We will continue to give details of that. We have in place very robust plans for escalation in intensive care. Right now, there is, of course, pressure on intensive care, but we are not near running out of intensive care beds. We still have plans that would allow us to increase ICU capacity.
That is true across Scotland as a whole for ICU capacity and hospital beds. Individual health boards will face pressures at given times. In recent weeks, Lanarkshire has faced probably the most acute pressure in that sense. Of course, mutual aid arrangements between health boards will kick in as well.
Thus far, we have not required to use the Louisa Jordan hospital for Covid-related matters. At this stage, we still do not consider that we will require to use it, but we will keep that under review. Should the position change, we will set out the operational plans for that. The Louisa Jordan hospital has, of course, been seeing patients—thousands of patients, actually—to help to reduce the backlog.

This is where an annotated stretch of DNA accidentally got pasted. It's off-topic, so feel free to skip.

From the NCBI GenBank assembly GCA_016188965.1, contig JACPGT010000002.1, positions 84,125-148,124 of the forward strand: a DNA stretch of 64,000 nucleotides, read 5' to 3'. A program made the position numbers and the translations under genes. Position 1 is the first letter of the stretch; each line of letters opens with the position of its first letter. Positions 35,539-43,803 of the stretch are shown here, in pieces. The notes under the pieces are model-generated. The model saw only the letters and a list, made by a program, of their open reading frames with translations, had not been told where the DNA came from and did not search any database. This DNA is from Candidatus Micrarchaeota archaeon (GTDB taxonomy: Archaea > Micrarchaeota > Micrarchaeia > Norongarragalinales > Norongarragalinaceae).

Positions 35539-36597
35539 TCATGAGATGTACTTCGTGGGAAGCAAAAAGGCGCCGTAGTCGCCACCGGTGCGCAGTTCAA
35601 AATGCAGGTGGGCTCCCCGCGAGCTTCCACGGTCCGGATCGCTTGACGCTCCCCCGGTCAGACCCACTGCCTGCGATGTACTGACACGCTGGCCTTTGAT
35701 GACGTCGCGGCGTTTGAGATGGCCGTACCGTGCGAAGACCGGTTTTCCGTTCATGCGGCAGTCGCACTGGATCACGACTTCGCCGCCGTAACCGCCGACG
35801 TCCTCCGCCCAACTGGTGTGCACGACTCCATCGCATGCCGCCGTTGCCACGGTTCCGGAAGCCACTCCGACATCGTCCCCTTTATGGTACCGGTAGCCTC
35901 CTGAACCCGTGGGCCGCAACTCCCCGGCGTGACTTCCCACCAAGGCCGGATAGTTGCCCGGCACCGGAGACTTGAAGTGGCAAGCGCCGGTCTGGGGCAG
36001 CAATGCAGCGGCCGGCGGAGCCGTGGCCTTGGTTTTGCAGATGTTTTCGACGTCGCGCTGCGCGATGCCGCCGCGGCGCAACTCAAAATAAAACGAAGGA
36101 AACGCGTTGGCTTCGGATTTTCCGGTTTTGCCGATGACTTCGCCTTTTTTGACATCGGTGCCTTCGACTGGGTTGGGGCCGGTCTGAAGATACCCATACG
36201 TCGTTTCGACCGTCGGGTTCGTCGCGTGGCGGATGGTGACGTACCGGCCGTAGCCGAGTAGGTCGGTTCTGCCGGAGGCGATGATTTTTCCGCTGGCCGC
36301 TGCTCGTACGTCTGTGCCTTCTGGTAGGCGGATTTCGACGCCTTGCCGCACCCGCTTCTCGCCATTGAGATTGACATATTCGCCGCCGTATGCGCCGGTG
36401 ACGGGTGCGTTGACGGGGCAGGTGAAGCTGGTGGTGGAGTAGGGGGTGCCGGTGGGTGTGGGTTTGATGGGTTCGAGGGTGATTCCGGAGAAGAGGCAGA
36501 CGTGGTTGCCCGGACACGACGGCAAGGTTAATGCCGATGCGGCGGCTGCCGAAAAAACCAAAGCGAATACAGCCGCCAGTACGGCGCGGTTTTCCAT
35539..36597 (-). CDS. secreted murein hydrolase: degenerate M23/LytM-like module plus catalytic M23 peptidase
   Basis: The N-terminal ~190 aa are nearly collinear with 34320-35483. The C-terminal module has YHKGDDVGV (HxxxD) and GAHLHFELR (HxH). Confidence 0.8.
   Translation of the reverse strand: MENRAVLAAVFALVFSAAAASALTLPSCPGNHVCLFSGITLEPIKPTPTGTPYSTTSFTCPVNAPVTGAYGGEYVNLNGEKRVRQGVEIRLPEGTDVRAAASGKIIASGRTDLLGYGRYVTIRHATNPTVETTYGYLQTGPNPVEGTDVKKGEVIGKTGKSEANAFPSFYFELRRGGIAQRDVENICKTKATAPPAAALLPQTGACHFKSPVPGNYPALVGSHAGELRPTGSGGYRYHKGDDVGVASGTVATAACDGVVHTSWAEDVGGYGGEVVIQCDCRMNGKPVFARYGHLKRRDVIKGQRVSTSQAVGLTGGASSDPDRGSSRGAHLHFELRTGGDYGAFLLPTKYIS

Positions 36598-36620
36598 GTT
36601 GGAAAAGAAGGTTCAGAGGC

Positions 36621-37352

If I or the health secretary stood here and said that we do not have concerns about hospital capacity, that would not be true. Part of what is driving the very tough action that we are taking is the need to protect our hospital capacity for Covid patients and non-Covid patients. Right now, the health service is operating within that capacity, and we will continue to support it to do so.